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Steve Carell on how his 'Battle' character wasn't actually sexist and who'd win in a match against Emma Stone

Kevin Polowy
Senior Correspondent, Yahoo Entertainment
Steve Carell in ‘Battle of the Sexes’ (Fox Searchlight)

 Steve Carell engages in minor battles of the sexes all the time when he and his wife, actress-writer Nancy Carell, meet on the tennis court. In Battle of the Sexes, though, Carell reenacts one of the most famous (if not the most famous) gender clashes in sports history: the 1973 contest between tennis icon Billie Jean King (Emma Stone) and fading ex-champ Bobby Riggs.

Three years after his Oscar-nominated turn as dodgy self-styled wrestling coach John du Pont in Foxcatcher, Carell once again steps out of his comfort zone to play a fringe sports figure who bears few similarities to the 55-year-old Massachussets native and one-time 40-year-old virgin.

As far as history is concerned, Riggs is emblematic of the movement against women’s rights in the ’70s. He was proud male chauvanism personfied. But, as the film argues, and Carell is adamant about, it was all merely an act designed to generate hype.

Carell explained it all as the crowdpleasing Battle of the Sexes built up its own buzz last week at the Toronto International Film Festival.

Yahoo Entertainment: You were pretty young when this match took place. Do you remember it? Do you remember what you thought of Bobby Riggs?
Steve Carell: I remember when the match was played. I was 11 and I remember all the hype and all the build-up. I remember thinking this guy is a showman. I got it. I got the joke, even as a kid. I understood that his heart wasn’t in the whole male chauvinist pig thing. And I verified what I’d originally thought through the research that I did and the people that I talked to… He was just a master of emotion and it was an act. And so that to me was the crux of it. He was a decent, intelligent, kind, loving guy. But he created this persona to generate interest in himself.

So it was all just for entertainment. And money, of course. But it was not too far off from Mayweather vs. McGregor.
It was Ali. He actually specifically took a page from Ali’s book and thought, “That’s what’s going to generate interest. That’s what people are going to respond to, something that kind of gets under their skin.” He saw the zeitgeist, what was happening with women’s lib during that time, and he wanted to get in on it. He wanted to capitalize on it. But I don’t think in any way, shape, or form was he the sexist pig that he pretended to be.

Emma Stone and Steve Carell in ‘Battle of the Sexes’ (Fox Searchlight)

In other words, he wouldn’t be the guy protesting an all-female Ghostbusters today.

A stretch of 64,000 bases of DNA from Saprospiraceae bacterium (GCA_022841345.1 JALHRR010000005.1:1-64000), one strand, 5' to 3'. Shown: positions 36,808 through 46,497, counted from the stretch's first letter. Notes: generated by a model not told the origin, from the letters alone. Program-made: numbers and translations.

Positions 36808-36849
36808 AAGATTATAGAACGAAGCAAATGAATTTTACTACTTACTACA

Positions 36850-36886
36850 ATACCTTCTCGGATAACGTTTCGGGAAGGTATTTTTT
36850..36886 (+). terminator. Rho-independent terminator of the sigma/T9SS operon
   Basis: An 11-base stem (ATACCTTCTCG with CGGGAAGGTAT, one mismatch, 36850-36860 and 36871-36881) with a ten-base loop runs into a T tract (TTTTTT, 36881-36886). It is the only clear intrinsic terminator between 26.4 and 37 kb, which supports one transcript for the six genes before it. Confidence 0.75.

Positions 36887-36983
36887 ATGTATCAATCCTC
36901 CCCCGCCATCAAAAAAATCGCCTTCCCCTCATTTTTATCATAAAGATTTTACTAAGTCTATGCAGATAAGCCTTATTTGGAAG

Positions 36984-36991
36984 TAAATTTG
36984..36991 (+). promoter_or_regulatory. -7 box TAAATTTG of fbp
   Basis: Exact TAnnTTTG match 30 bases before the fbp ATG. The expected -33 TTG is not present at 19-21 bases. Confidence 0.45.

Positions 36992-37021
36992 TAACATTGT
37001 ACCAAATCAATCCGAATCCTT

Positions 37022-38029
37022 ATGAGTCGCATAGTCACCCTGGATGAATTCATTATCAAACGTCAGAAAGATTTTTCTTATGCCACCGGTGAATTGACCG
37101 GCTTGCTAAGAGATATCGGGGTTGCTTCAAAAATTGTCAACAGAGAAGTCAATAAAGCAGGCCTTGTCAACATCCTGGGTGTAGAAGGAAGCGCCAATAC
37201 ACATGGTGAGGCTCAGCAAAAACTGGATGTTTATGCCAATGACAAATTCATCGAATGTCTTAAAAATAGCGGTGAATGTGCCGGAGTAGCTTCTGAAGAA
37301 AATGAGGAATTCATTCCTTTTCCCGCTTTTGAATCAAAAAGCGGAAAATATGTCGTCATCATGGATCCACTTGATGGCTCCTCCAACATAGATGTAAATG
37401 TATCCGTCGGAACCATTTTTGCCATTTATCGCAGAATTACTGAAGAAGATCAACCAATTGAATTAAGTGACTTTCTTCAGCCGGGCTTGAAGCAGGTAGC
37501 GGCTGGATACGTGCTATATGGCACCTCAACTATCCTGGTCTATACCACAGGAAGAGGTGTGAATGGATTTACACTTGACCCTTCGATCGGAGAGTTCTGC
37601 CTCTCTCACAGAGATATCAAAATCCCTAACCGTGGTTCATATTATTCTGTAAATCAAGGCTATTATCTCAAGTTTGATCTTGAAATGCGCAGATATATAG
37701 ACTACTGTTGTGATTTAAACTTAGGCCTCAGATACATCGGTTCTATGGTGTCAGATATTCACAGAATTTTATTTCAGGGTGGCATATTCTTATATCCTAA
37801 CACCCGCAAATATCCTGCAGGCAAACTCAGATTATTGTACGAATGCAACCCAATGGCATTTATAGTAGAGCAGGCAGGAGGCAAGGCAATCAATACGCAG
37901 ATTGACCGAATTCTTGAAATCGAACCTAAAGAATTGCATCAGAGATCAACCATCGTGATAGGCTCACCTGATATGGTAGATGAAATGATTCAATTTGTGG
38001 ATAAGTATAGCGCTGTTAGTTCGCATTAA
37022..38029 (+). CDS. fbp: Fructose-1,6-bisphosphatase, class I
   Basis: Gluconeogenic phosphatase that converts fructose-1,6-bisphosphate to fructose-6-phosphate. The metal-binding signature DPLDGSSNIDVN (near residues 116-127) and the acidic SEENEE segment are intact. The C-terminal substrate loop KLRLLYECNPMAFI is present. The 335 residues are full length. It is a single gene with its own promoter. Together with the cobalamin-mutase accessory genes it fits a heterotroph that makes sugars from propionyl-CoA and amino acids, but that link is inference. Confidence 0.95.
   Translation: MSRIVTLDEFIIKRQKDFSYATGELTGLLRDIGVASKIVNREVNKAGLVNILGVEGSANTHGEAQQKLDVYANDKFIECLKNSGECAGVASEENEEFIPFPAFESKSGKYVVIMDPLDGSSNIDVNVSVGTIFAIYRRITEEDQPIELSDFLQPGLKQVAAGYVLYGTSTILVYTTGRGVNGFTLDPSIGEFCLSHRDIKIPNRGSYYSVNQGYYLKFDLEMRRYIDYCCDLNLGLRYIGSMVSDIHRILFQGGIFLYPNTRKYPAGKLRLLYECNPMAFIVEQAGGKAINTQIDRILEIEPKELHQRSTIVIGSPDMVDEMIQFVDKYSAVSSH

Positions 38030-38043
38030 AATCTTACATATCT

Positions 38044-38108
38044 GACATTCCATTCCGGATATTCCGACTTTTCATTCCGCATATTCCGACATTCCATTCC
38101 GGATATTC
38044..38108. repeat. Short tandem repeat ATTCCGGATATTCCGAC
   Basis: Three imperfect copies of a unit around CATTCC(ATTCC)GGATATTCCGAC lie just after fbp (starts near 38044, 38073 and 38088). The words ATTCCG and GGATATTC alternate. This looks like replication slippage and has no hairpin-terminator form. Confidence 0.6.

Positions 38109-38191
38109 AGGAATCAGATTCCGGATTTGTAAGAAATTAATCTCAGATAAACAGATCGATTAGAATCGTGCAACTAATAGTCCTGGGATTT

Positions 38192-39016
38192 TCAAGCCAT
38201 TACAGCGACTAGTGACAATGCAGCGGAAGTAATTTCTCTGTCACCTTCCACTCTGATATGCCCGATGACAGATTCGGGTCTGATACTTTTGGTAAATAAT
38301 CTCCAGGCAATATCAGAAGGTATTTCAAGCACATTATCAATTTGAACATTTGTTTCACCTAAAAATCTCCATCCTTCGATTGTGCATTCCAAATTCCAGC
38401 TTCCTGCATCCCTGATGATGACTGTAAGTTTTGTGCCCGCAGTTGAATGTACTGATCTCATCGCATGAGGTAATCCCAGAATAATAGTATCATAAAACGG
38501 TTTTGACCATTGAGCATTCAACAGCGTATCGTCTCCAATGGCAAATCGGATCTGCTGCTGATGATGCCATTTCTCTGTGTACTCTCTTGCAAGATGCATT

No. He wouldn’t… You could see his heart wasn’t connected to the things he was saying.

Who did you talk to about him?
I spent a lot of time with his coach, who was also one of his best friends, Lornie Kuhle, who filled in the blanks in terms of that side of him. I think in a lot of ways he felt that he wasn’t given his due when he was a champion. He was a champion before the era of big pay days and international fame so I think part of his impetus was to regain some of that glory that he somehow he felt like passed him by.

What else were you surprised to learn about him?
How great an athlete he was. Growing up he was a champion high jumper and long jumper and he could play almost any sport. He was an excellent basketball player, he was an excellent golfer, he was incredibly fast and agile and coordinated. He was a legitimately fine athlete.

How great of an athlete are you? How are you tennis skills?
I’m an OK tennis player. I played with Lornie. He would come up to L.A. like three or four days a week for a few months and we’d practice together. I’m OK. But the difference between a decent rec player and a pro, there are chasms between them. So I just wanted to look good enough to try to get a couple shots of me actually hitting the ball and try to make it look legitimate.

Who wins in a real-life match between you and Emma Stone?
I’ll just go on record by saying and in all things, Emma will always win. I’ll just, that’s my blanket statement.

TORONTO, ON – SEPTEMBER 10: Steve Carell (L) and Emma Stone attend the “Battle of the Sexes” premiere during the 2017 Toronto International Film Festival at Ryerson Theatre on September 10, 2017 in Toronto, Canada. (Photo by Alberto E. Rodriguez/Getty Images)

How’d you like reteaming with Emma after working together in Crazy, Stupid, Love?
We don’t share a lot of scenes together in this movie, and we didn’t really in Crazy, Stupid, Love. either. But I love working with her and being with her. She’s exactly who you think she’d be. She’s just so smart and funny and kind… I don’t know anyone that has anything bad to say about her. She’s truly just genuine. And so incredible in this movie. She’s great, but she’s really great in anything. She’s one of those people you just watch and she’s effortless. You never see her trying too hard. You never see her acting, it’s just all very natural and seems to kind of flow effortlessly out of her.

But did you guys do any trash talking behind the scenes?
No, we didn’t get very method about that stuff.

I assume your game has improved, though, since working on this movie.
Oh for sure, yeah.

Do you have a leg up on your wife now in those matches?
Well no, not necessarily. She’s a much better tennis player than I am.

Battle of the Sexes is now in theaters. Watch Carell talk about getting heckled by an extra on set:

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